I do answer technical questions PM'd to me with whatever is in my clipboard

srusha

I read your comment, I thank you for the deep analysis you did,
I found several components, do you think those will do?:

npn:
http://www.ebay.com/itm/5-pcs-FZT851TA-High-Current-NPN-Transistor-60V-6A-SOT223-Zetex-K12474-/251004786804?pt=LH_DefaultDomain_0&hash=item3a710d1874

pnp:
http://www.ebay.com/itm/Zetex-PNP-Silicon-15V-3A-2W-FZT788BTA-SOT-223-50pcs-/400094909408?pt=LH_DefaultDomain_0&hash=item5d2783d3e0
or
http://www.ebay.com/itm/Zetex-PNP-Power-40V-1-5A-SOT-23-FMMTA720TA-100pcs-/160362169566?pt=LH_DefaultDomain_0&hash=item25565484de
?


Did I understand your suggestion correctly?

Docedison

#68
Sep 20, 2012, 06:44 pm Last Edit: Feb 02, 2013, 01:16 am by Docedison Reason: 1
Yes, I've used the '851 and it is a good device and the best of the three. The drivers I used (a GE D44H11 PNP and a PN222 Mosfet) were used with a relay to reverse or select the right coil (for 3 wire solenoids) and were capable of driving any manufacturers solenoids (there were 6 or 7 when I did this work) and would drive the solenoids through 600 meters (1800 Ft) of wire, we guaranteed 300 meters of 16 Ga wire would operate any solenoid. Test it carefully and If you have issues with the driver let me know and I will do what I can to make it work for you.
I need to apologize for a misleading statement. I have never used the Zetex part to control a solenoid. I have used the Zetex part  for power control and the '851 is a serious high gain power transistor in a strange TO-92? type of plastic case.

Doc
{{Edit RKJ}
--> WA7EMS <--
"The solution of every problem is another problem." -Johann Wolfgang von Goethe
I do answer technical questions PM'd to me with whatever is in my clipboard

srusha

thanks doc,

do you think a 4700uF capacitor would be able to trigger more than 1 solenoid (closing)
maybe I need a bigger one for multiple solenoids?

srusha

Hey guys,

I made the circuit as was shown here (via fritzing) but the resistors burn.

what Watt should I use? I used 0.5 watt (smd resistors) but I think I got too much current and burned them and the pnp.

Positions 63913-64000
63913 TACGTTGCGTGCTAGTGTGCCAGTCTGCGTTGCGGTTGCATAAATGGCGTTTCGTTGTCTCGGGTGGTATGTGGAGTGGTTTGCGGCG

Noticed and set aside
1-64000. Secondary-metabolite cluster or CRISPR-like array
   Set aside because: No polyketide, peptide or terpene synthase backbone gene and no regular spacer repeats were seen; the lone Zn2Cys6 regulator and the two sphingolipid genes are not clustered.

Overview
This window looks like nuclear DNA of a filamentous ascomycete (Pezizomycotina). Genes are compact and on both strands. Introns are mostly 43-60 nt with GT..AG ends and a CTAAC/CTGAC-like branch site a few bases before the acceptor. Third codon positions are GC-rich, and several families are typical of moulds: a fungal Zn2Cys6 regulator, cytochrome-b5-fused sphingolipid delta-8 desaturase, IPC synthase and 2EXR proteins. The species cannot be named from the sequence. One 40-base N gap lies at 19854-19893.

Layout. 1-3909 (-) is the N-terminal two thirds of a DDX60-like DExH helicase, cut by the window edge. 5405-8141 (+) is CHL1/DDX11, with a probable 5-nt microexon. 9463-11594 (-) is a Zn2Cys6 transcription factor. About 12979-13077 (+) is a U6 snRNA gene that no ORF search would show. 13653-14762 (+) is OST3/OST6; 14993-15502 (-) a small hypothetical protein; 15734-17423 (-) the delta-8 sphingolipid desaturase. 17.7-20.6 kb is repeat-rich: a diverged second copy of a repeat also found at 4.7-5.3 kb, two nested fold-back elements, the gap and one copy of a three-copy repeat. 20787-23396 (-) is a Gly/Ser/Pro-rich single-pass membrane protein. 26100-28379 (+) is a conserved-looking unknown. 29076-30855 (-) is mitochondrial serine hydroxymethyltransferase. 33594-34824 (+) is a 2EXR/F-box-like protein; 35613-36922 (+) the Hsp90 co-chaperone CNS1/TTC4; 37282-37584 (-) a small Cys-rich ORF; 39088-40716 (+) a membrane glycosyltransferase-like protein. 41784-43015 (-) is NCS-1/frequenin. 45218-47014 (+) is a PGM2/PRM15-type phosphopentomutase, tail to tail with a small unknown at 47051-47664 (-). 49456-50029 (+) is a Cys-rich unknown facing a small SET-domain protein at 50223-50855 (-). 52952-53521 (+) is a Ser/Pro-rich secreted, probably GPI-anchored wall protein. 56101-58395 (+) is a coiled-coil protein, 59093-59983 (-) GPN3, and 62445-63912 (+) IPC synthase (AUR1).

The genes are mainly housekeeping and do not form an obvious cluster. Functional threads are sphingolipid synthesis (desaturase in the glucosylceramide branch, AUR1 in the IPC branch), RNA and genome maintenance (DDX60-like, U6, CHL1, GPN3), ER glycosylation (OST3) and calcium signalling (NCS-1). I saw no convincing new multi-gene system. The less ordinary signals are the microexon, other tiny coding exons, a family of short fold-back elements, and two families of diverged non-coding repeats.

thanks.

Docedison

That Sir is what I was trying to tell you. 1. 1 solenoid only per controller 2. the transistors must be capable of 20A surge current for about 50 uS I used 2 different ones a D44H11 PNP and a PN222 Mosfet I found surplus somewhere. It wasn't the best part but it was OK for the design And the surplus guy had about 5K of them that He'd be happy to get $0.05 Ea for.. So I used the Rdson to damp the solenoid by keeping the gate high (or base low) this kept the 4700 uF cap connected until all the ringing stopped, 100 mS worked well.
I used a 100 ohm resistor in series with the cap and the battery to make it the capacitor the only source of current... A battery dies after a while and it does so generally by loosing current capacity, the capacitor means that as long as the battery/solar panel can keep the cap charged all will work as it should even with a battery reduced to 100 mAH capacity.  I was using 1.2 AH Yuasa 12 V SLA batteries. The charging was processor controlled and temp compensated charge rates were applied to avoid battery damage due to overcharging.
Controlling a bi-polar solenoid is easy but it takes some seriously wide PCB tracks and a serious driver transistor, a very serious driver. Probably the easiest for you would be an H-Bridge based on an L298 H bridge motor driver, 2 pulses Forward (open) and Go (momentarily apply power) and 2 more for the Reverse (close) and Go. The shields are 6 to 12 dollars each and ready for your application assuming that your original spec's were right.
You could charge a capacitor and "dump" it into a coil with the H-Bridge.

Bob
--> WA7EMS <--
"The solution of every problem is another problem." -Johann Wolfgang von Goethe
I do answer technical questions PM'd to me with whatever is in my clipboard

srusha

The h-bridge was perfect, although it needs only 1 pulse, 100ms with 12v battery, also the 4700 capacitor you offered is working perfectly.

thanks a bunch for all of the help.

:)